First time feature film director Michael Keaton, brings to the silver screen one of the most riveting narratives the film industry has seen in a long time. Keaton’s sixth sense for precision is calculated in his filmmaking style to hold the attention of his audience as if only minutes have passed. The eerie suspense with the twists and turns in the storyline are as brilliant as the cast whose performance lit up the screen with concentrated intensity. They gave their heart and soul to the characters which bring to life the film’s unique message of forgiveness and redemption. Kate Frazier (Kelly Macdonald) relocates to the big city to escape a tainted past of ridicule and torment. She is loved by all who meet her but chooses to live without a social calendar until she meets Frank Logan (Michael Keaton). Frazier and Logan are surprised by their queer encounter and feel an eerie unexplainable attraction for each other’s company possibly like a soul mate. Logan works hard to keep her company while being careful to not reveal his true identity a suicidal hit man. Frazier also has a past to hide. Joyful moments brought on by the Christmas season is what allows them to drop their guard, however, Logan observes that the Chicago cop (Tom Bastounes) working on a lead that slowly unravels Frazier’s former life, also shows a keen interest in Frazier’s companionship. Logan has to keep a distance from him but feels a compelling need to protect Frazier from this guy. Their untold history which binds them together is what they both must choose to release in order to save their friendship and soul.
The Visitor - feature
Director and screenwriter, Tom McCarthy, has developed a delightful and compelling narrative explaining the thought that “you never know who you are, until you see the world through the eyes of others” in The Visitor. Walter Vale (Richard Jenkins) has led a rather empty and secluded life since the death of his wife. His occupation as an economics professor from Connecticut takes him to a globalization conference in New York where he takes refuge in a seldom visited apartment he and his wife bought as their second abode. His late evening arrival is met with a stirring shock that his apartment has been rented out without his knowledge to asylum seekers illegally in the country. Walter’s kindness allows the couple, a Syrian man named Terek (Haaz Sleiman) and his partner Zainab (Danai Jekesai Gunira) from Senegal, to reside with him until they can relocate. As they share life together Walter enjoys their company and the experiences that challenge his loneliness. Terek teaches Walter the drums and they often jam with others in the park. On their way home from a gig, while passing through the ticket scanner to hop the train, the police find unjust cause to arrest Terek. Walter is helpless to free him but takes on Terek’s plight to see justice done as if Terek and Zainab were his own children in trouble which gives Walter a new lease on life.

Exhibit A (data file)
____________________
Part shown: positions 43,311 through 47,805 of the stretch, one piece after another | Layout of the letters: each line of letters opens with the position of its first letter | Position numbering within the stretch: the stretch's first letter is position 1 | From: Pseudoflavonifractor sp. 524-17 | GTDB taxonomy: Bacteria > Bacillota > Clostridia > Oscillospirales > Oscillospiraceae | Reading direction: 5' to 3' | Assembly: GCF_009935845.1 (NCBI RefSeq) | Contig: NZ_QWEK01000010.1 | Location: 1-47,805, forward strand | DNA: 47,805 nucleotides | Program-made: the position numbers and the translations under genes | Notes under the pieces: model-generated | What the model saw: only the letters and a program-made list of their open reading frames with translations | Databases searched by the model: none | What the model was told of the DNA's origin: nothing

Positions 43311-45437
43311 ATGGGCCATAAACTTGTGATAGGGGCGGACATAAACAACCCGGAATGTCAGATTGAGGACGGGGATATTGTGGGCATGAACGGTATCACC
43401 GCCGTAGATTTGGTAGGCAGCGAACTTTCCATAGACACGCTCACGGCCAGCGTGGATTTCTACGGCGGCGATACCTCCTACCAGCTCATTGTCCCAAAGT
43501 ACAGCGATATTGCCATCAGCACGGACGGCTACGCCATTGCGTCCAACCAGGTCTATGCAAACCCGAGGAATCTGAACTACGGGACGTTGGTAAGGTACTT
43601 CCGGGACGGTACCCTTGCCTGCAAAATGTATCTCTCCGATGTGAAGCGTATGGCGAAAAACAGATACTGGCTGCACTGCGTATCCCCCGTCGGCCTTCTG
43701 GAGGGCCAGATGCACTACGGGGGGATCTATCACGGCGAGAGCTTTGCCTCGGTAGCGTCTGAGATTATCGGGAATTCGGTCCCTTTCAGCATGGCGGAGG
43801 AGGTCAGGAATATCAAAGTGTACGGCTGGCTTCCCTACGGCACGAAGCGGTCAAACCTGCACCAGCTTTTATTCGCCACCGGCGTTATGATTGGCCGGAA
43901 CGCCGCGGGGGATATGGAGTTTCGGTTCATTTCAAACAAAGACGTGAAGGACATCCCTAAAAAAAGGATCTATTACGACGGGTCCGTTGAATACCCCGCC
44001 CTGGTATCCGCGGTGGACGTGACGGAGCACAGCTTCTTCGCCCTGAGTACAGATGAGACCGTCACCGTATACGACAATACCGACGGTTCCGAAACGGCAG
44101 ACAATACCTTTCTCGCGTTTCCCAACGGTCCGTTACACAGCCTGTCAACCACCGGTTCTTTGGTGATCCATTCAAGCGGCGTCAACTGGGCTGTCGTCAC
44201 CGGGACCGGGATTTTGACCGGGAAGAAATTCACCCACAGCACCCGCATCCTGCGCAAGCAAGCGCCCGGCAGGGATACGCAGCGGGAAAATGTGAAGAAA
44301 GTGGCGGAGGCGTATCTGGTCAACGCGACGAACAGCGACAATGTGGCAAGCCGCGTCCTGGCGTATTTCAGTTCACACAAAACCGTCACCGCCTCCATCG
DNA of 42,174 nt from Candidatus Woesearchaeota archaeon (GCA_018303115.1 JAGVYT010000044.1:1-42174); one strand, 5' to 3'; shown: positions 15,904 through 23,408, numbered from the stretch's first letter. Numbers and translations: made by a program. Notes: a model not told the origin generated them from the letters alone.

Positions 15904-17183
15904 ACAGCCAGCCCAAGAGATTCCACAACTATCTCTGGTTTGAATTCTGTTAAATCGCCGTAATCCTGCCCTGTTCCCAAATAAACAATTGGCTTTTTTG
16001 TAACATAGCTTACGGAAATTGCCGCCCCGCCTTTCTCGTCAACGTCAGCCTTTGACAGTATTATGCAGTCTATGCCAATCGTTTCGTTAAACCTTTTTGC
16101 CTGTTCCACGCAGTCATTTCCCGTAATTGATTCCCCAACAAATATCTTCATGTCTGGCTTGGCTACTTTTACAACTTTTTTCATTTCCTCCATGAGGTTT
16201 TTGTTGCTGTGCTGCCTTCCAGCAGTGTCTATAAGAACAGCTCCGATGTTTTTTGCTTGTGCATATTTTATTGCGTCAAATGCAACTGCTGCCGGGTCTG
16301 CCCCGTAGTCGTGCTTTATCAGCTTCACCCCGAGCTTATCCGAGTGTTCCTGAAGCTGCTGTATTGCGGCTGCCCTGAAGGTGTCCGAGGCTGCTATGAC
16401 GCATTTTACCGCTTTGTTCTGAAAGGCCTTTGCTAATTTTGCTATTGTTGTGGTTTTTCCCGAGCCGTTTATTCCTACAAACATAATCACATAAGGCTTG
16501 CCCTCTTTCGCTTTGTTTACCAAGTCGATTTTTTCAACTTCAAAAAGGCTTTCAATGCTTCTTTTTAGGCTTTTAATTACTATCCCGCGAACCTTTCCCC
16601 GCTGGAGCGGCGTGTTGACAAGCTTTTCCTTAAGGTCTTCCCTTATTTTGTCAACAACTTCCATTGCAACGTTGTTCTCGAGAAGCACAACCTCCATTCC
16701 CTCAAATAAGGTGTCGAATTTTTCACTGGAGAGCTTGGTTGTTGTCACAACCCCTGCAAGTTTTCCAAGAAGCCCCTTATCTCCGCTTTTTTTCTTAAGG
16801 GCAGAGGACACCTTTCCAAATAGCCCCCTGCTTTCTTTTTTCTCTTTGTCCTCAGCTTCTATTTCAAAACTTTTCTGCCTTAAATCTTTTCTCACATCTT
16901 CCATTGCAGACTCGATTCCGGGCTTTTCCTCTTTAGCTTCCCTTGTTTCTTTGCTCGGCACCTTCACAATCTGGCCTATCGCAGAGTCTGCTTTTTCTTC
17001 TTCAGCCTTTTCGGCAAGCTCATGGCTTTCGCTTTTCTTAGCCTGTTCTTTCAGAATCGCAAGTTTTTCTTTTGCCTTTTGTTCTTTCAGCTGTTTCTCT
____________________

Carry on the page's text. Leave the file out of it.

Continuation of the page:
Traces of the Trade: A Story from the Deep North - documentary